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317.0 Conclusion Carnival is the largest cruise corporation in the world. It commands over48% of the global cruise industry’s passengers and over 42% of its revenue.156Carnivaloperates 101 ships between the nine different cruise lines that it owns. The sinking of theCosta Concordia, one of Carnival’s cruise ships, in 2013 had various negative effects on thecompany. One major result of this incident was the decision by CEO and Chairman MickeyArison to step down and appoint Arnold Donald as CEO.Carnival is beginning to shift its focus into the Chinese market. Carnival will profitfrom cheaper costs of building ships in China and from operating in an emerging market.Carnival’s main competitor, Norwegian, is growing through acquiring cruise lines andbuilding more ships. Carnival charges higher prices than its competitors because they offermore onboard activities and they have market power.An analysis of Carnival’s cash flows shows that their operations bounced back in2014 after a few down years. Their investing and financing activities suggest that Carnivalis no longer growing through increasing and improving its ships. Meanwhile, Norwegian isalso improving on the operating side and aggressively growing through additions to itsships. Carnival’s top line and bottom line numbers remain very stagnant while Norwegian’srevenue and earnings grow year after year. For any cruise corporation, property, plant, andequipment is the most necessary asset to the operations. As shown in the table in 6.1.3,Carnival’s PP&E remains nearly the same from 2011-‐2014 while Norwegian’s PP&E nearlydoubles through the four years.For these reasons, we believe that Carnival is not a good investment to make at thistime. Carnival appears to be content with its large presence in the cruise industry and is notmaking enough investments to grow. On the other hand, Norwegian is entering a stage ofgrowth and may begin to better compete with Carnival. In fact, Norwegian’s P/E ratio,28.86, is higher than Carnival’s ratio, 27.61. This is another indication that investors havemore confidence in Norwegian’s future than they do in Carnival’s future.156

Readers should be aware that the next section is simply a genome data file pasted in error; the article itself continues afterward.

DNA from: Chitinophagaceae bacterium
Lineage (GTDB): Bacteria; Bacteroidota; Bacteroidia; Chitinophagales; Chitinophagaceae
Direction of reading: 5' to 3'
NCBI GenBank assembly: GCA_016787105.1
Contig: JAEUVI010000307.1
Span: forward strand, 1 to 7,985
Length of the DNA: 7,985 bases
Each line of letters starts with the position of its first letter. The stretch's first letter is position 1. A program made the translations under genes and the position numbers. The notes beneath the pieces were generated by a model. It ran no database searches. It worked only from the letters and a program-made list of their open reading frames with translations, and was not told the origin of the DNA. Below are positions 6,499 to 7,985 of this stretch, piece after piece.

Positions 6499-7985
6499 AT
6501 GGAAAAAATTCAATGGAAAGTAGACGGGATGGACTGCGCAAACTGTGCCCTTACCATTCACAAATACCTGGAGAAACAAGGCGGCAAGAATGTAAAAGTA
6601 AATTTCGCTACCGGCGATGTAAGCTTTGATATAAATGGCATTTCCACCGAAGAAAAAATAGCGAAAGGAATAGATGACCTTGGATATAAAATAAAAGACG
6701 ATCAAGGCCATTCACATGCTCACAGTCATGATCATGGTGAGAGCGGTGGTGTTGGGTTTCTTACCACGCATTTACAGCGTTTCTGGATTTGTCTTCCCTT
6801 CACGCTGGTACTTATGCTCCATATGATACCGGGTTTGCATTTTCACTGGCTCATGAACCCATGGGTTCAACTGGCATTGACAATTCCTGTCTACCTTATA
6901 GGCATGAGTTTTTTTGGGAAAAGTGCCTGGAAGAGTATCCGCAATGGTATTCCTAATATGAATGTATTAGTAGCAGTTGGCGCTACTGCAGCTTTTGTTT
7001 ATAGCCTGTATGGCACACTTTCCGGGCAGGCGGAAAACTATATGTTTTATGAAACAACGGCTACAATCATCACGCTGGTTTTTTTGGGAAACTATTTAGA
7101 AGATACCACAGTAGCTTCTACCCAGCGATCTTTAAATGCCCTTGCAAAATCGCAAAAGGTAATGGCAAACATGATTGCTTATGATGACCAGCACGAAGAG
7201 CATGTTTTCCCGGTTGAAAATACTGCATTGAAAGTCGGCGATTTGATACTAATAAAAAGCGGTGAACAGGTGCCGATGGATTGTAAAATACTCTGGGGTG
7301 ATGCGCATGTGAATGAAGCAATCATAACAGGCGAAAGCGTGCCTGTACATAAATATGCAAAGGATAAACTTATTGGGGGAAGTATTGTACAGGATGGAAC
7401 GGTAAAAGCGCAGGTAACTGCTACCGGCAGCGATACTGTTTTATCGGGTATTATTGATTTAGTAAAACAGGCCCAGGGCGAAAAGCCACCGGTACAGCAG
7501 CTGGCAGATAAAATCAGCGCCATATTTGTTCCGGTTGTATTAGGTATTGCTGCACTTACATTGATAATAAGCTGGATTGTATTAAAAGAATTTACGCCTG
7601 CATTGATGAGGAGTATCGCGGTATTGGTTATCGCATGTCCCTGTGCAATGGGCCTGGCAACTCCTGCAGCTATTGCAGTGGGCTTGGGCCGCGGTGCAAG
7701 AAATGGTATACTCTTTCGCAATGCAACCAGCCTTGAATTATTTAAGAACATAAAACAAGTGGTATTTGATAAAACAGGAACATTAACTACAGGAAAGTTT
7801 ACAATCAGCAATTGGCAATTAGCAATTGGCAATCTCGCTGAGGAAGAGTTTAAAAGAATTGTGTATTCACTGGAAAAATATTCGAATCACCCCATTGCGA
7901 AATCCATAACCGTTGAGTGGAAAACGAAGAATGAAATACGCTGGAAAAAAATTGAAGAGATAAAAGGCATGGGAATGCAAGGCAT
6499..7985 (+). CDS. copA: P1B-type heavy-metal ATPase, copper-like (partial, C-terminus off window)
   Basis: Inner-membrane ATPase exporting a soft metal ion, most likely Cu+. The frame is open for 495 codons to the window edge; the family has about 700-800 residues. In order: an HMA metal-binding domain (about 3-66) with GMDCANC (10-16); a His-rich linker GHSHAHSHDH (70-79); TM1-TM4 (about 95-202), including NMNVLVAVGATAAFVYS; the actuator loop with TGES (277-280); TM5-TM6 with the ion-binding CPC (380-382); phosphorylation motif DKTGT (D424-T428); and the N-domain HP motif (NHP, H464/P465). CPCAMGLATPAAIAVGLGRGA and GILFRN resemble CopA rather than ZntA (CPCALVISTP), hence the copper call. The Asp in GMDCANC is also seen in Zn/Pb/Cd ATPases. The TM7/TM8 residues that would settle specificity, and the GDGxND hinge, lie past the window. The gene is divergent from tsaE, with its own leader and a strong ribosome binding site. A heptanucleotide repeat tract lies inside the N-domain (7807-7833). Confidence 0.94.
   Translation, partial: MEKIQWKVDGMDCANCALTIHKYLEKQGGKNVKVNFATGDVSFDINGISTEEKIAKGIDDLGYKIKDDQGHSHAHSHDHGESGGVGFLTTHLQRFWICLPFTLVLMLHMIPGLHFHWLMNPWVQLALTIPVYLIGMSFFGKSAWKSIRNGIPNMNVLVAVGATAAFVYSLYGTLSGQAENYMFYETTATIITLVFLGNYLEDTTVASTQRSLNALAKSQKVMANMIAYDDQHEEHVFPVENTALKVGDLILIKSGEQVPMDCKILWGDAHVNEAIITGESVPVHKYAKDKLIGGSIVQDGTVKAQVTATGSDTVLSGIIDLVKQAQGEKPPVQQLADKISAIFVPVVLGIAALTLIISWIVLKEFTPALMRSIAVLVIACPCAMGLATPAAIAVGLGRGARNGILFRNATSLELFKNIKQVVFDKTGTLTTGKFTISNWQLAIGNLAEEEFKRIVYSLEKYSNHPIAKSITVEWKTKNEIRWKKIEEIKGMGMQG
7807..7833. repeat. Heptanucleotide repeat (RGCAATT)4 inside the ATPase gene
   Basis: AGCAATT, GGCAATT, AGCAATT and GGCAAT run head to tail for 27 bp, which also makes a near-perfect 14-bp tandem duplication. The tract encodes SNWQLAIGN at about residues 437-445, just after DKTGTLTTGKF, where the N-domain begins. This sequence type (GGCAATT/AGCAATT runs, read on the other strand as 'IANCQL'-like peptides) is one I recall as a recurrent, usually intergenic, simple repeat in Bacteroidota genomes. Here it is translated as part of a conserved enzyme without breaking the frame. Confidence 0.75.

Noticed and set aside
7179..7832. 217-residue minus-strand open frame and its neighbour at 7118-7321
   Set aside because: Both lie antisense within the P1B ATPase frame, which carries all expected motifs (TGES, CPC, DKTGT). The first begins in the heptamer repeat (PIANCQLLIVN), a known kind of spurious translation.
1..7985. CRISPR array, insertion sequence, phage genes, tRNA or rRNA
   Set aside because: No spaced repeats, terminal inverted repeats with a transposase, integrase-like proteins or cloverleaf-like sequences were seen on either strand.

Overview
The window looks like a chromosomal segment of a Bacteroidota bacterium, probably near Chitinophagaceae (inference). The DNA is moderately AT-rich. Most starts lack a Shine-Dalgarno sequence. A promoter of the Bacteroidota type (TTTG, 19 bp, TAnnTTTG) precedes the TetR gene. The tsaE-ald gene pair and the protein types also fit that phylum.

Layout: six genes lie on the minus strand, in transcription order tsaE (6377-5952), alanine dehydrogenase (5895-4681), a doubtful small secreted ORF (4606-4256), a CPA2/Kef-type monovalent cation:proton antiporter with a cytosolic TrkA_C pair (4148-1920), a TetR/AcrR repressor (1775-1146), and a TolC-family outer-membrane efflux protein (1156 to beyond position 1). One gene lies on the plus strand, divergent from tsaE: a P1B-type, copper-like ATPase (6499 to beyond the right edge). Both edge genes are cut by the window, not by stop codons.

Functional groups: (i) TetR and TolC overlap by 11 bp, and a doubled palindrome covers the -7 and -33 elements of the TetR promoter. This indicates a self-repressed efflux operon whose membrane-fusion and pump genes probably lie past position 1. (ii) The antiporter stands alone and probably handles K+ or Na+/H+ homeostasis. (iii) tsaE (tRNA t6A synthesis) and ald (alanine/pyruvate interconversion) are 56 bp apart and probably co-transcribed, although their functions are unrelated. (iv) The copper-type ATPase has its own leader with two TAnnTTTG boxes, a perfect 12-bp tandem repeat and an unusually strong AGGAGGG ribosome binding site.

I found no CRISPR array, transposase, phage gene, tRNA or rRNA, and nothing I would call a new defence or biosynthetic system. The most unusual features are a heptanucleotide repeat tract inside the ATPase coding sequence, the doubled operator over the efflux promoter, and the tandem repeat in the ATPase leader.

328.0 Appendix 8.1 Carnival Corporation & PLC—Statement of Cash Flows Carnival Corporation & PLCStatement of Cash Flows (USD $), in Millions,Unless Otherwise Specified12 Months EndedNov. 30, 2014Nov. 30, 2013Nov. 30, 2012Nov. 30, 2011Nov. 30, 2010OPERATING ACTIVITIES$$$$$Net income1,2361,0781,2981,9121,978Adjustments to reconcile net income to netcash provided by operating activitiesDepreciation & amortization1,6351,5881,5271,5221,416Loss on ship sale & impairments, net21634900Goodwill, TM & other impairment02717300Share-‐based compensation5242394643(Losses) gains on fuel derivatives, net271(36)7(1)0Other, net35351249(15)Changes in operating assets & liabilitiesReceivables75(128)(15)(43)106Inventories119(16)(54)(12)Insurance recoverables, prepaidexpenses& other40140214818(14)Accounts payable979(24)67(36)Claims reserves & accrued other liab.